Washington County's proposal to study the efficiency of county government is a charade. The current form of government is not broken, rather, it is distorted by long-term incumbents who are addicted to power and their primary goal is always reelection. The proper question to be placed on the ballot is: Should all elected county offices be limited to two four-year terms? However, this is not a question that politicians want voters to answer.

It is noted two commissioners that voted in favor of this study have been in office collectively for over 30 years. During their tenure both have run for different offices and hold the record for the largest tax increase in county history. Their dismal record is without debate. After decades in office these commissioners would have taxpayers believe that they now wish to bring efficiency to county government.

In 1992 I was elected to the Washington County Board of Commissioners. I joined two long-term incumbent commissioners who previously held row offices. Within six months in office I submitted a 15-point plan to my then-colleagues on increasing the efficiency of the county's operation, improving services, and reducing costs. That proposal was immediately dismissed. Just having property insurance bid along with many other rudimentary functions turned into a constant battle with these entrenched incumbents from 1992 through 1996.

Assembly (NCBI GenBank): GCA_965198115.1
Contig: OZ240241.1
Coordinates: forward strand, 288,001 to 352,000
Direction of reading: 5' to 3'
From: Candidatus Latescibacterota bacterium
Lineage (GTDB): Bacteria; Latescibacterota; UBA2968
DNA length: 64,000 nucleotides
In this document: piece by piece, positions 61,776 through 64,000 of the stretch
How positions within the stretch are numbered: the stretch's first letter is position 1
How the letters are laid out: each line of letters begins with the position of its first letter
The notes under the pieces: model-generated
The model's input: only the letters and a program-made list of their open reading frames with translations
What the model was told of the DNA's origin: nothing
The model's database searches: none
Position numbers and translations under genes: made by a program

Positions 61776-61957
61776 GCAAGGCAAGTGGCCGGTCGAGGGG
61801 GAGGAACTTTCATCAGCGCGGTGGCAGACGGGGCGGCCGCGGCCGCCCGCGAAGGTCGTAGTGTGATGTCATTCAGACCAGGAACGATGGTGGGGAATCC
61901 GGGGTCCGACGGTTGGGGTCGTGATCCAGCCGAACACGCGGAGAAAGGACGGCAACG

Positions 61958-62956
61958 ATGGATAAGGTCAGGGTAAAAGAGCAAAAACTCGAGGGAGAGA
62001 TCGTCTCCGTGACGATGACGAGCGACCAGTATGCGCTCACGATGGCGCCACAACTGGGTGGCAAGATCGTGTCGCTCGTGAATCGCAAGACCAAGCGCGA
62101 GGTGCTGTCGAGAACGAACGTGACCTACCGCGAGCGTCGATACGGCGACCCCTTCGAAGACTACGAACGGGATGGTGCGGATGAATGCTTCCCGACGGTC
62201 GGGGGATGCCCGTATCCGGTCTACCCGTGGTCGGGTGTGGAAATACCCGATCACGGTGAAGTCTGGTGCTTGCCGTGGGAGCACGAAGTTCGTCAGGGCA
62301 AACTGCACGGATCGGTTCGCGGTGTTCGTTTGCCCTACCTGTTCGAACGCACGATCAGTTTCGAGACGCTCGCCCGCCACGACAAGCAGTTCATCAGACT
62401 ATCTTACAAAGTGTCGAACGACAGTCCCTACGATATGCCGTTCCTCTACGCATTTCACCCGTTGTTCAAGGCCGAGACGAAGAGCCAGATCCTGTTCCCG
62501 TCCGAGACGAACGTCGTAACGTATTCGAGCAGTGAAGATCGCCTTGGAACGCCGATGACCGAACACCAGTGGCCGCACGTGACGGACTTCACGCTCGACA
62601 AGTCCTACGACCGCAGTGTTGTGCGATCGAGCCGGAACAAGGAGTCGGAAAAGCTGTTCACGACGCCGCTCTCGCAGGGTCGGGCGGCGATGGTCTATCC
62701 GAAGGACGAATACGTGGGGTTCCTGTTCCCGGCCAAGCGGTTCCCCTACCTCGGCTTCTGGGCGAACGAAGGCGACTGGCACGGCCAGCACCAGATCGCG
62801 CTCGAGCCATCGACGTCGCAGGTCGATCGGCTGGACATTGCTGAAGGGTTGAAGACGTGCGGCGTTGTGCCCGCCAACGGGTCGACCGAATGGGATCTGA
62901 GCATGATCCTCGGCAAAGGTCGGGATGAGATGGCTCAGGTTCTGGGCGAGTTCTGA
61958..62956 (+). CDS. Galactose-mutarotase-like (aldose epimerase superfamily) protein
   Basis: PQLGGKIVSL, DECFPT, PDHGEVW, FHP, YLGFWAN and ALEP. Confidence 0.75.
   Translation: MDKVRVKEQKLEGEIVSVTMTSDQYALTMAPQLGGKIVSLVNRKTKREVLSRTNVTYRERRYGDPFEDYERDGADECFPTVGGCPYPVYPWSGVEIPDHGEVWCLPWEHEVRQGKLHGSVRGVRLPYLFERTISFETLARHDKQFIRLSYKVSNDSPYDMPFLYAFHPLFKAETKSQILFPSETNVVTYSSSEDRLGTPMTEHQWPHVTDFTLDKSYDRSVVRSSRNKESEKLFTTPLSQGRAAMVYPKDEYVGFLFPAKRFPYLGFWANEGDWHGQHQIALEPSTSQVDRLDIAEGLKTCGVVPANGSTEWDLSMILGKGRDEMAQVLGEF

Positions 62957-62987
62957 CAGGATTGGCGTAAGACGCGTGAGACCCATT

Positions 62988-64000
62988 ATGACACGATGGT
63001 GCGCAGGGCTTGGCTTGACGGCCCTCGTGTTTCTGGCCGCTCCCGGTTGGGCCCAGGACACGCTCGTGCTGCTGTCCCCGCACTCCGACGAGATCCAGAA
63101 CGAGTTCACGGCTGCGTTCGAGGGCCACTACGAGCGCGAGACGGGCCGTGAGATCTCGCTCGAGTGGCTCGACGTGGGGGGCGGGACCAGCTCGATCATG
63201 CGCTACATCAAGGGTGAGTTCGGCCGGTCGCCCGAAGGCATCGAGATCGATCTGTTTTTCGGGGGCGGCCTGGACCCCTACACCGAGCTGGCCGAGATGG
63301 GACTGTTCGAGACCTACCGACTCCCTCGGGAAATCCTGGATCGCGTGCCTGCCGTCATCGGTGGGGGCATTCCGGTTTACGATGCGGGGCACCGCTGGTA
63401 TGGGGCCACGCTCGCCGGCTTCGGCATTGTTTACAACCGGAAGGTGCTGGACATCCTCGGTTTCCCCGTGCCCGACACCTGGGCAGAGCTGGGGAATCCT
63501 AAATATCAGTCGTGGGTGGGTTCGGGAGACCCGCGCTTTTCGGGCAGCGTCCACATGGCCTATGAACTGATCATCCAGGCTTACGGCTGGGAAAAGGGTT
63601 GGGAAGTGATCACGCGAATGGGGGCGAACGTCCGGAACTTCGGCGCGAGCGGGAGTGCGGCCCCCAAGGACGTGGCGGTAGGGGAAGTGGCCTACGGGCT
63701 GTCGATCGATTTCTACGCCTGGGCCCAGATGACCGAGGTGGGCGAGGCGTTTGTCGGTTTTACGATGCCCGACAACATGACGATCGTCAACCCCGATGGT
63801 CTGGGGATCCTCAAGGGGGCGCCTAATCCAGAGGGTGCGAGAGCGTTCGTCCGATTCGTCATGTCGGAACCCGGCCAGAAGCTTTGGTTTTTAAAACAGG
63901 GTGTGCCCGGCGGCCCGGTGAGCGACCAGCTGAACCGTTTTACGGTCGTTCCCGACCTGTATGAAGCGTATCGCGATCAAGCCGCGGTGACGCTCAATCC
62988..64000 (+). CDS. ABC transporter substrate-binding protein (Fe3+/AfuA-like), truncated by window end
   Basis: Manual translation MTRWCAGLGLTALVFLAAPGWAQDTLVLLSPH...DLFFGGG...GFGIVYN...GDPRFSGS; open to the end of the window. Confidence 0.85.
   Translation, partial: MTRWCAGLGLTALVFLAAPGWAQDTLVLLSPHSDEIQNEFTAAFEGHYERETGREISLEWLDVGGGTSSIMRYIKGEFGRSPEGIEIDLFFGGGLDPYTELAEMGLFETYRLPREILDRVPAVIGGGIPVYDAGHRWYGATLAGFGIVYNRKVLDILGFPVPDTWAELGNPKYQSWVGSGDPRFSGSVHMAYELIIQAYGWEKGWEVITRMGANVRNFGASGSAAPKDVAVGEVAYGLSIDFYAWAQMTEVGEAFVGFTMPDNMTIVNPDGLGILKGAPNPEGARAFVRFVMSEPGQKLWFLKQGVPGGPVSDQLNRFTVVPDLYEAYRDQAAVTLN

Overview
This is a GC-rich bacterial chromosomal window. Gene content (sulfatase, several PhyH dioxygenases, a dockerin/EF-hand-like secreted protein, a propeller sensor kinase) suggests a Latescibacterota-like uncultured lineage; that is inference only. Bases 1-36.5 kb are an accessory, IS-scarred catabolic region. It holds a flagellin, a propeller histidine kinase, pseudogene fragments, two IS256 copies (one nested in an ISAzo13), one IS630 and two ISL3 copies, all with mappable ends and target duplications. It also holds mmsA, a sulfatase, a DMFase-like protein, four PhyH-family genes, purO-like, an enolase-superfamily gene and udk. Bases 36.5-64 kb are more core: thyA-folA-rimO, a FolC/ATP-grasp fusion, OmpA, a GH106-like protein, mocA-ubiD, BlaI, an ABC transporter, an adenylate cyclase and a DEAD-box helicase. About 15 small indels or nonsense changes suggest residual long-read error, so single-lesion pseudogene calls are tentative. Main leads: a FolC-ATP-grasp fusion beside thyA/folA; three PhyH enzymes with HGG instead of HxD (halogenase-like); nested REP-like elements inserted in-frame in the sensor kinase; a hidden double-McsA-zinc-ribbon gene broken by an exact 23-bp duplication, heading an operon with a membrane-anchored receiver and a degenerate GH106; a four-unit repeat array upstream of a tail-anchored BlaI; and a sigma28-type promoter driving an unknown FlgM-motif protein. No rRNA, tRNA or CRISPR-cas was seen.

To achieve results of improving county efficiency only two commissioners need to agree as it was then and is now, yet they refuse to act. No study would be required, committee formed, or efforts to place this measure on a ballot.

One of the points within the 1992 proposal was to privatize the health center, which at the time was costing county taxpayers approximately $1 million a year.

Twenty-eight years later the health center was finally sold after being held up by long-term incumbents.

In 1998, with two years remaining on my second term, I stepped down. I note the two commissioners that joined me in 1996 still hold public office to this day.

Term limits are not only necessary, they are essential to maintain control of an effective government. Without term limits for all elected and judicial positions incumbents become impediments to elected office.

Joe Ford

Stuart, Fla.